Bill would prohibit meal plan requirement at NJ colleges
With college costs continuing to rise, New Jersey legislators could soon approve a plan to make the overall higher education experience a little more affordable.
Legislation passed by the Assembly on Nov. 13 would prohibit public and private universities in New Jersey from requiring students to buy meal plans. The measure would permit those institutions to offer a meal plan only in the form of a spending allowance.
"Four years of college is very expensive and if there's some way to make it more affordable then I'm going to work on doing that. If there's a less expensive way for students to attend college and get a degree, then that's what we need to work on," Assemblyman Vince Mazzeo (D-Northfield).
He stressed college is very valuable and it's important to educate our children. "But lets try to save some money or make it more affordable for these students going forward."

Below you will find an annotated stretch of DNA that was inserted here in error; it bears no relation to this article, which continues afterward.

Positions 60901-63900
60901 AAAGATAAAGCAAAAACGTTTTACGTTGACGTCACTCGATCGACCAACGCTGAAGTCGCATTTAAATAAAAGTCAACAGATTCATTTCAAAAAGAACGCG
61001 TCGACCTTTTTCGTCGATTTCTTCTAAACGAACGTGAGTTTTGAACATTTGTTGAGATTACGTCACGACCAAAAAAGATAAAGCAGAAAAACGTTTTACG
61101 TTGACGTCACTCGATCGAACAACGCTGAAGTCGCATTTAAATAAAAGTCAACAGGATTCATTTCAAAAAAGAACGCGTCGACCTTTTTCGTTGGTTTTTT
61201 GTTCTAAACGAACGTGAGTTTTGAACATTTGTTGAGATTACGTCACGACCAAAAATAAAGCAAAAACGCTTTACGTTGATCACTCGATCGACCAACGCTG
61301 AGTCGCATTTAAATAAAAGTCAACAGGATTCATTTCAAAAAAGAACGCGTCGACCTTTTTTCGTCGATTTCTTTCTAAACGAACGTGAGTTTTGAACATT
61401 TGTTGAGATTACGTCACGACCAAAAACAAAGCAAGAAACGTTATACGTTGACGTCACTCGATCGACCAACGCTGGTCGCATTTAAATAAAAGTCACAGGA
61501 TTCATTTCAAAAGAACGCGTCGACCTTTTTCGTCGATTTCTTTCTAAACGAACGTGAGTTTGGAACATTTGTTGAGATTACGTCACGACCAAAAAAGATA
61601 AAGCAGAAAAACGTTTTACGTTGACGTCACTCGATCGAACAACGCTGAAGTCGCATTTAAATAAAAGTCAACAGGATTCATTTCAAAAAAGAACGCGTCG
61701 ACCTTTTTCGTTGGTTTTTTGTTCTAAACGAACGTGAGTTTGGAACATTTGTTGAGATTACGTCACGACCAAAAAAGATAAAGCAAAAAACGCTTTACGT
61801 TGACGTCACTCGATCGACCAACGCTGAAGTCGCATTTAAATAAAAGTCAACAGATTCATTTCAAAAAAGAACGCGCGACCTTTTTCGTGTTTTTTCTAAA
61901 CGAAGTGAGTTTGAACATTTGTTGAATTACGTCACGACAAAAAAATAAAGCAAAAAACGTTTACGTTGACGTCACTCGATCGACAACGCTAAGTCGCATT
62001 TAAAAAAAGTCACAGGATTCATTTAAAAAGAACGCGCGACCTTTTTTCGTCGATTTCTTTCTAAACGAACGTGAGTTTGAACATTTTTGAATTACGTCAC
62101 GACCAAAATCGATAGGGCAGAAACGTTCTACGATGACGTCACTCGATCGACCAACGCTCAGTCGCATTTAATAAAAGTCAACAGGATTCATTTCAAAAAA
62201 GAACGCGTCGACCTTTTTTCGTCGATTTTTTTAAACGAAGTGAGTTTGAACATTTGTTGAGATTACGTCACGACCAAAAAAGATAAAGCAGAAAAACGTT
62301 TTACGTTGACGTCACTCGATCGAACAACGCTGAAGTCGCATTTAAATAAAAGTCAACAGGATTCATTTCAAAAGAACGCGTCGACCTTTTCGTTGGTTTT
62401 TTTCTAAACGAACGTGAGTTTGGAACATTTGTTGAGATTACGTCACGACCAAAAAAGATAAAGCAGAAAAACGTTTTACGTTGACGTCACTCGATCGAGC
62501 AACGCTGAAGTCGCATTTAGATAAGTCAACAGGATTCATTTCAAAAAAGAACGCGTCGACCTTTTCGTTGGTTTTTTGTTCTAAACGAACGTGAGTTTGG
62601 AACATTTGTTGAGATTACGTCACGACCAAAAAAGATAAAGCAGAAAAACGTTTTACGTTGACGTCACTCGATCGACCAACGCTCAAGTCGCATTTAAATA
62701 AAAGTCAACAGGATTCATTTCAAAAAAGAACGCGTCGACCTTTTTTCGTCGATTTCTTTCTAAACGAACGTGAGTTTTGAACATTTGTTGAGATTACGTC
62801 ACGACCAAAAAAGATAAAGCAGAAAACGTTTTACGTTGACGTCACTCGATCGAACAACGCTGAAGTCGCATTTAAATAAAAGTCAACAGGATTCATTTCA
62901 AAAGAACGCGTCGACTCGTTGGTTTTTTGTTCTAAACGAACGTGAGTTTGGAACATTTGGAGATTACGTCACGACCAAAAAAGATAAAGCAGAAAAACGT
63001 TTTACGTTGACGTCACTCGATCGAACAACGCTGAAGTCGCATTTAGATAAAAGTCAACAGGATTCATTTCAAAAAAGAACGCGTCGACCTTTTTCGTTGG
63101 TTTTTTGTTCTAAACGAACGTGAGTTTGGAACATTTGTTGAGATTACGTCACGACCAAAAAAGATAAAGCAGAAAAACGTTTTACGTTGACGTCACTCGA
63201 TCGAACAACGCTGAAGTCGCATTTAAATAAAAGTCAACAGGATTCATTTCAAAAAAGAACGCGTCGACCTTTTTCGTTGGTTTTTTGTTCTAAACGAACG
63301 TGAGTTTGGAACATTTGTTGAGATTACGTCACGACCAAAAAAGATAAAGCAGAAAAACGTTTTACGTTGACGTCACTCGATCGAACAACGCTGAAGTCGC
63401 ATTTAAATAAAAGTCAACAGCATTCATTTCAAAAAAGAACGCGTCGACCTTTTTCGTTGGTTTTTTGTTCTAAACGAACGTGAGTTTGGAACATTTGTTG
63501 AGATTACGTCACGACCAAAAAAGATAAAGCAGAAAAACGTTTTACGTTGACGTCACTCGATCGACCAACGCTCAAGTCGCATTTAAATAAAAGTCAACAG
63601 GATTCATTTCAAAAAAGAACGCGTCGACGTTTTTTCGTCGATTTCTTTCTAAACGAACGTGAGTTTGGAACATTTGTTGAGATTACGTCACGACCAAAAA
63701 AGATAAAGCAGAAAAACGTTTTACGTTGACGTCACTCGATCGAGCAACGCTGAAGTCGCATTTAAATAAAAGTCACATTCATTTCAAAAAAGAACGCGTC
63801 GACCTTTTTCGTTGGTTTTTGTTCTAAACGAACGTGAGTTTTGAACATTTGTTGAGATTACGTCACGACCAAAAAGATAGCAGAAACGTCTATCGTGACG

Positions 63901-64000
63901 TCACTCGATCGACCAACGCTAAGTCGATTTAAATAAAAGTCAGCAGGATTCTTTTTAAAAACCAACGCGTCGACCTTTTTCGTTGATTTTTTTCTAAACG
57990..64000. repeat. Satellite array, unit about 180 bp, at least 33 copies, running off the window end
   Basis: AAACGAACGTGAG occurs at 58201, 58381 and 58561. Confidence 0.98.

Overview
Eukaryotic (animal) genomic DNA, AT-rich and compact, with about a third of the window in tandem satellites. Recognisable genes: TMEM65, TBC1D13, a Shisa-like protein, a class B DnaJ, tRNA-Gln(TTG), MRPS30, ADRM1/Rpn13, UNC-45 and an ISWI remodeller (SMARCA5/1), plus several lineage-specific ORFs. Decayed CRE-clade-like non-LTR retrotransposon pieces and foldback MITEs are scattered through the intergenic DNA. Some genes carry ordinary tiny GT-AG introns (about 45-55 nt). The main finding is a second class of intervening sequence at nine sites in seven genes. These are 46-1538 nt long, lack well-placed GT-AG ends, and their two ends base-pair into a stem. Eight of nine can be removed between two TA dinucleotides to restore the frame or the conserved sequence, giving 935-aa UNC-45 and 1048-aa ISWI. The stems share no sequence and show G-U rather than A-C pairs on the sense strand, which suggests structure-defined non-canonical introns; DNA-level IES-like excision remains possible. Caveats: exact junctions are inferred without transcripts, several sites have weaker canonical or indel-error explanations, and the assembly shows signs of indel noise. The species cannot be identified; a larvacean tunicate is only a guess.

The more options that are given to students and their families, according to Mazzeo, the better it is for everyone.
"People are pretty smart in the way of maybe finding a less expensive way of dealing with the meal plan and making it more affordable. Whatever you can save is helpful today and going forward as far as the education part of it because that part of it doesn't seem to be stabilizing, it seems to be going up. That's why we're looking for different ways to make it more affordable," Mazzeo said.
Companion legislation also passed by the Assembly would require colleges to post more financial information on their websites, and another measure would require the state auditor to conduct an audit of fees charged by public colleges.
The package of bills will now be considered by the state Senate.